Brainwaves in this range reflect calm mental activity. These brainwaves are best associated with your subconscious, the things your body does without thinking. Another example would be a meditative or relaxed state.



These brainwaves usually occur as you drift off to sleep, although they can occur at any time throughout the day. Creative inspiration and memory enhancement are focused at these levels.


Alpha-theta training uses neurofeedback to guide people to their deepest levels of consciousness. Once in a deep state, deeper psychological issues, such as depression, addiction, anxiety, and PTSD can more easily be addressed. It can also enhance creativity and promote deep states of relaxation. The training is done with eyes closed and may be enhanced with guided imagery.

A double-blind study on musical performance was published by a noted university in London. Top students from the Royal Conservatory of Music who did alpha-theta training saw readily-identifiable improvements in their musical performance over two months. Five groups with other therapies saw no improvements.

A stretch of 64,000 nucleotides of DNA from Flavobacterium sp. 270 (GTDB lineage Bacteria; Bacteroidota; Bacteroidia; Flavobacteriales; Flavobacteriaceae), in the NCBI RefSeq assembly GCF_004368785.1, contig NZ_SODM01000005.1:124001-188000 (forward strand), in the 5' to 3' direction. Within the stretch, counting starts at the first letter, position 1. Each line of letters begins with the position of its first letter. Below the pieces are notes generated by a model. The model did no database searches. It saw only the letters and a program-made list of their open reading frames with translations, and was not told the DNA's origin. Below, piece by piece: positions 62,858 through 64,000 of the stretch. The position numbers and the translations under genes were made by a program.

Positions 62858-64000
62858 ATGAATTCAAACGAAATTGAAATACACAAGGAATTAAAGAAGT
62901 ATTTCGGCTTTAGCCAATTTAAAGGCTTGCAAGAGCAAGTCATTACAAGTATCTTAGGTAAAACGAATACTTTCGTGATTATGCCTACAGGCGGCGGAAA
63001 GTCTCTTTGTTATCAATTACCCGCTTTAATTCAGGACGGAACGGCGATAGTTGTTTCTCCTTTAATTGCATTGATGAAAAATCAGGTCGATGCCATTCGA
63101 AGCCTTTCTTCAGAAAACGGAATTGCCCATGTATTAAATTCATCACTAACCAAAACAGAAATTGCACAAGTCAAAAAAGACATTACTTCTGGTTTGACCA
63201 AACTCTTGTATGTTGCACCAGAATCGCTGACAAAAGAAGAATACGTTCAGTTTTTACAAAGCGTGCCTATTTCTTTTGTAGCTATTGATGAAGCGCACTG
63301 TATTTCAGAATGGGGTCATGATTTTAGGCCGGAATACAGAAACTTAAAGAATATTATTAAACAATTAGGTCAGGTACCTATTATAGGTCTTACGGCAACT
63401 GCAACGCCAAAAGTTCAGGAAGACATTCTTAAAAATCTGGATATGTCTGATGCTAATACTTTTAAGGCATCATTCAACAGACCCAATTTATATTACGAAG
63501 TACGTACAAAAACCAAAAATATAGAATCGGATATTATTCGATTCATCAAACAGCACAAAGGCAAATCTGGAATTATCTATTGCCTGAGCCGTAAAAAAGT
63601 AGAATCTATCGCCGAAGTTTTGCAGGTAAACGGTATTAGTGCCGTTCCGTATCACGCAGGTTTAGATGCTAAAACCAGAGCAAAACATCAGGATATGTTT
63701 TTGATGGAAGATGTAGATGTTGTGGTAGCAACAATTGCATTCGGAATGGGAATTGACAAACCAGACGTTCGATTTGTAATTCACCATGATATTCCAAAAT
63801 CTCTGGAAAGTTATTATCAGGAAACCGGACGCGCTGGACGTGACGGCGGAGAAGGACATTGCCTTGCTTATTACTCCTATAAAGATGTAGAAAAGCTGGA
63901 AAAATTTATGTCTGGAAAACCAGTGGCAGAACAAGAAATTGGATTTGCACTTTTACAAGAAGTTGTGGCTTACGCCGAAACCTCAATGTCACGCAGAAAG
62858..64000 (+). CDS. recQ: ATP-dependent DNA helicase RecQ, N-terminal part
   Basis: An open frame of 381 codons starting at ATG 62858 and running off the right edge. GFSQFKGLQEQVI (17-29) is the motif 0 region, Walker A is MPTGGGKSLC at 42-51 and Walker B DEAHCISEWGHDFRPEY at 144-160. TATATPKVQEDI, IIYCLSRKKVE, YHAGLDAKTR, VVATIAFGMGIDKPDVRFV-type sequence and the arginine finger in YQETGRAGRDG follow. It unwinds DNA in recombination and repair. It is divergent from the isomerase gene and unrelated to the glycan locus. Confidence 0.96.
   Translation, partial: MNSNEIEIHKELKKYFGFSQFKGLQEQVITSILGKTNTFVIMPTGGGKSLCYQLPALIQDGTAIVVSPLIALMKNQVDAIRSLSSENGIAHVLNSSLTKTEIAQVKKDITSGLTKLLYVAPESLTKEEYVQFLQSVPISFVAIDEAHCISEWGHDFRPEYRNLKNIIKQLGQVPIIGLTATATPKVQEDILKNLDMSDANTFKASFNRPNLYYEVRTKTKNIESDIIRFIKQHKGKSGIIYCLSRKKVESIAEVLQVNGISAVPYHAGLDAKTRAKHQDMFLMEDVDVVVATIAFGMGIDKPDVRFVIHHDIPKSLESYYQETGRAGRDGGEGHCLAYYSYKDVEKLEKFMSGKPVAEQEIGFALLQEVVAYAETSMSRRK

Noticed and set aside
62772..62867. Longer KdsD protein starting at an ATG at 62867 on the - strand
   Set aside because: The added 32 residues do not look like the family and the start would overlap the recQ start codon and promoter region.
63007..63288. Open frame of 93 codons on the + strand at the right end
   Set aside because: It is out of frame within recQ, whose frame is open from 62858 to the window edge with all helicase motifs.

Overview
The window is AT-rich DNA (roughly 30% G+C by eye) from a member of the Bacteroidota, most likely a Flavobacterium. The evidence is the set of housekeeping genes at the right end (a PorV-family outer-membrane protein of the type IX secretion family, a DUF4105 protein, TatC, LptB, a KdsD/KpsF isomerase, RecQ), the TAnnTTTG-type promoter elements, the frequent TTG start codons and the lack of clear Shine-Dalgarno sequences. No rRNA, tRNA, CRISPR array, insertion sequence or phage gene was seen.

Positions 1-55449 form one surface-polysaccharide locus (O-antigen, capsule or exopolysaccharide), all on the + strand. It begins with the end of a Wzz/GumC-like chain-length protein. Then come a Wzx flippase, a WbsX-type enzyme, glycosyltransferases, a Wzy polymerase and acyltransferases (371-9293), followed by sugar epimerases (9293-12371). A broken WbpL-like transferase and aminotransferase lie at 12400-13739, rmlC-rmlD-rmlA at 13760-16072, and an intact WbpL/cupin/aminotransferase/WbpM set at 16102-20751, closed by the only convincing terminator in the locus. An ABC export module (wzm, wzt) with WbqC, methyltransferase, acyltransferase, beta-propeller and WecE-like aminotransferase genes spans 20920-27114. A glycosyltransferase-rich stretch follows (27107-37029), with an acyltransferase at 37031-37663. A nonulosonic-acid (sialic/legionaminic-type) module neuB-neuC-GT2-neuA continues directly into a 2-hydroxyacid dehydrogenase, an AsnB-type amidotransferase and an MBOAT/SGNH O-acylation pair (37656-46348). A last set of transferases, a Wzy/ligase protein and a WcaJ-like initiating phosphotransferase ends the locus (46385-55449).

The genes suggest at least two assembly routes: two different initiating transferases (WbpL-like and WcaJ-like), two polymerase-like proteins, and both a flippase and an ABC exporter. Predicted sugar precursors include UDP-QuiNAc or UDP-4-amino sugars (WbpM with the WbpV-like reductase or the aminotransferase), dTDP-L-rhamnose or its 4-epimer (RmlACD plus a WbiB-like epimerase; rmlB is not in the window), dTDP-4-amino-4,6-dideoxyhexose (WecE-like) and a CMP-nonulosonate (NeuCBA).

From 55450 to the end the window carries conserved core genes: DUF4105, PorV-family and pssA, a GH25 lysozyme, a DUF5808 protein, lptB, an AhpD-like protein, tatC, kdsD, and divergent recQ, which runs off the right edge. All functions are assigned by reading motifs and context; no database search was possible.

Excessive theta and delta (slow wave activity) is inhibited during training. Theta waves (4-7) can be associated with distractibility or not focusing. Delta waves (0-3) are often associated with sleep states, but in a waking state, can be associated with brain dysfunction. Excessive amounts of delta and theta will interfere with concentration, attention, and create other problems. Alpha-Theta training often targets reducing that activity.

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